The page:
July 23, 2020 -- A deep-learning system developed at Google outperformed general pathologists for Gleason grading of prostate cancer biopsies, company researchers reported in JAMA Oncology online July 23.
The research comes from a deep-learning/artificial intelligence (AI) research team at Google Health in Palo Alto, CA. For the study, performance of the deep-learning system and general pathologists were compared to assessment by a panel of urologic subspecialist pathologists for the evaluation of prostate cancer needle core biopsy formalin-fixed paraffin-embedded (FFPE) specimens.
In a validation set of 498 specimens that were positive for cancer, the deep-learning system came up with the same result as the panel of sub-specialists in 71.7% of cases, versus 58% for general pathologists, a statistically significant result.
"The [deep-learning system] warrants evaluation as an assistive tool for improving prostate cancer diagnosis and treatment decisions, especially where subspecialist expertise is unavailable," wrote Dr. Craig Mermel, PhD, product lead for pathology at Google Brain, and colleagues.
Gleason grading an 'imperfect diagnostic tool'
Deep learning has potential to play a role in an area of pathologic evaluation of prostate biopsies that needs improvement -- Gleason grading, which is an imperfect diagnostic tool, the authors wrote. Grading of prostate biopsy specimens to indicate clinical risk is based on subjective assessment of various patterns, such as pattern 5, which represents poorly differentiated cells, they noted.
"Consequently, it is common for different pathologists to assign a different [Gleason grade group] to the same biopsy (30%- 50% discordances)," Mermel et al wrote. "In general, pathologists with urologic subspeciality training show higher rates of interobserver agreement than general pathologists, and reviews by experts lead to more accurate risk stratification than reviews by less experienced pathologists."
In recent years, Google has been actively developing AI algorithms for a variety of healthcare applications, such as detecting breast cancer on mammograms, assessing cancer risk on computed tomography (CT) lung cancer screening exams, finding diabetic retinopathy on retinal scans, and predicting medical events through analysis of electronic medical record software.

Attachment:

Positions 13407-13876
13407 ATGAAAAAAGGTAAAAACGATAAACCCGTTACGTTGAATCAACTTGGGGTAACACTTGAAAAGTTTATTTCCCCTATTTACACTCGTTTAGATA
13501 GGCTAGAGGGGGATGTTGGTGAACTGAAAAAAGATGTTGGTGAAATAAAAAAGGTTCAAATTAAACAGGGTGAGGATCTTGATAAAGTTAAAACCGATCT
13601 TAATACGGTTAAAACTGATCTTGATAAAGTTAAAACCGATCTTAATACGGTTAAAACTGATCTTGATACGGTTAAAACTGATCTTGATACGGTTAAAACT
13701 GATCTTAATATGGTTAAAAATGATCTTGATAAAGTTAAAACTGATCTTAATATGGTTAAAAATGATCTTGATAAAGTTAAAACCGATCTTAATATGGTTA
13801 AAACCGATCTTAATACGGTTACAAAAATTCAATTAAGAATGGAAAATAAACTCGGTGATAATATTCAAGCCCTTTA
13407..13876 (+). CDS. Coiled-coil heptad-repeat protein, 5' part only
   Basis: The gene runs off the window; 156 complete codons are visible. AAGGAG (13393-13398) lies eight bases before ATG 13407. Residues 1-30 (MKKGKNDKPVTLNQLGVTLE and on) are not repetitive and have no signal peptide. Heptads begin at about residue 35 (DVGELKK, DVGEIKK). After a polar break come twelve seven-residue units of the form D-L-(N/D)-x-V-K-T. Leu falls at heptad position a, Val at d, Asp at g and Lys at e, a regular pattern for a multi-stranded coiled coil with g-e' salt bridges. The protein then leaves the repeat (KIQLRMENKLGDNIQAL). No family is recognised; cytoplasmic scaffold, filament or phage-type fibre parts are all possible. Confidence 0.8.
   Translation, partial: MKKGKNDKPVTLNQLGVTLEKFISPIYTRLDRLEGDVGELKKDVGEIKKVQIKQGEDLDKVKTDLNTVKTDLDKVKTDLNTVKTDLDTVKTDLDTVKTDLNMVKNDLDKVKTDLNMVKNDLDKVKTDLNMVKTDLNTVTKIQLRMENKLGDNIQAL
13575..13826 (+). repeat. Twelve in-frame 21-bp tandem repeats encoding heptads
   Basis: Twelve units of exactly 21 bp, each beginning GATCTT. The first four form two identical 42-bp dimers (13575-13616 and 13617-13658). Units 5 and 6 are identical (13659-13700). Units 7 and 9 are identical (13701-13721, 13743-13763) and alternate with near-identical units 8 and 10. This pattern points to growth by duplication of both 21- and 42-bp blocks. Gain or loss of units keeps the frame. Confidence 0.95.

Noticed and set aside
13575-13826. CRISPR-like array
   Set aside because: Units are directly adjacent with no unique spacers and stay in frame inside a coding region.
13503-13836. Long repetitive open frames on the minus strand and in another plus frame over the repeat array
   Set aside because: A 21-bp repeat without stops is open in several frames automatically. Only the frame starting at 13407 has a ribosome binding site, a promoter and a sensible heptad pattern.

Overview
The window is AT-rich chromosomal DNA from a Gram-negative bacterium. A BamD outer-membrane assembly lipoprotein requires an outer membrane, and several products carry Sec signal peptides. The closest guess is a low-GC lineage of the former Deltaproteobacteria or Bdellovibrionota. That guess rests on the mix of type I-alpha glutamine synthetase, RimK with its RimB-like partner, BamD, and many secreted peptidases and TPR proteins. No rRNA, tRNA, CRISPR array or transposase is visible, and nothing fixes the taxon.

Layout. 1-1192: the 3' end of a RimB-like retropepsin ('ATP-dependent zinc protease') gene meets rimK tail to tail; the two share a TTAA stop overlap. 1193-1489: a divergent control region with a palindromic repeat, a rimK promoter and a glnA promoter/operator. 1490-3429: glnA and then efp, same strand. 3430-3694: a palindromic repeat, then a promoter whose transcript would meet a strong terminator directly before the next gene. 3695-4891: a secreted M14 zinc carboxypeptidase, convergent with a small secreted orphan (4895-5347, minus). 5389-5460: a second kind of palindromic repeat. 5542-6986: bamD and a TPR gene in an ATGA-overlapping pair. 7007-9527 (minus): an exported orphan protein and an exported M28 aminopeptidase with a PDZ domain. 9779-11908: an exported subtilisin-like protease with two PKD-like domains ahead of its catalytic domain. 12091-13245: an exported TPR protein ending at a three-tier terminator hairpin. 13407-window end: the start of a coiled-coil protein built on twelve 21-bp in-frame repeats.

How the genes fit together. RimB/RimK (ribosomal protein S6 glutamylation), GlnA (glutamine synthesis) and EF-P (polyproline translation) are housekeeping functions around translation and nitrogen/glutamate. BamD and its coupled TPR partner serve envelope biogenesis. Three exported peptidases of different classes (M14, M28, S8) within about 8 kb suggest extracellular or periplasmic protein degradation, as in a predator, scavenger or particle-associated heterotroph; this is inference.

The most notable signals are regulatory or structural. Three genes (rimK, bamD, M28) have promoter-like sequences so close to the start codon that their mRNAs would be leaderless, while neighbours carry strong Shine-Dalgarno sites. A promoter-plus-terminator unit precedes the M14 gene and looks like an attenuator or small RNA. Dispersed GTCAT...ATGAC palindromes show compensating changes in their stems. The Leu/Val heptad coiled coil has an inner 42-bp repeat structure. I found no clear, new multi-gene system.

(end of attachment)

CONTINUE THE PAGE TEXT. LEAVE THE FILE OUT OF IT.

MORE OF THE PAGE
False positives trade-off
In the latest study, subspecialists made their assessments using three histological sections plus an immunohistochemical stained section for each specimen. A majority opinion was determined. Performance was compared to the deep-learning system and evaluations from a panel of board-certified general pathologists. General pathologists and the algorithm worked without immunohistochemical stained sections, simulating routine workflow.
In addition to Gleason grading, the study evaluated performance of subspecialists, general pathologists, and the deep-learning system for differentiating specimens with and without cancer. A total of 752 specimens were assessed for this part of the study. And in this scenario, the performance of the general pathologists and the deep-learning system were on par; that is, in agreement with the subspecialist findings in 94.3% and 94.7% of cases, respectively. Compared with general pathologists, the deep-learning system caught more cancers, but also flagged more false positives.
"This trade-off suggests that the [deep-learning system] could help alert pathologists to tumors that may otherwise be missed, while relying on pathologist judgment to overrule false-positive categorizations on small tissue regions," the authors advised.
Overall, the results suggest that an automated system could bring performance closer to the level of experts and boost the value of prostate biopsies, in the authors' view.
"Future research is necessary to evaluate the potential utility of using the [deep-learning system] as a decision support tool in clinical workflows and to improve the quality of prostate cancer grading for therapy decisions," Mermel et al concluded.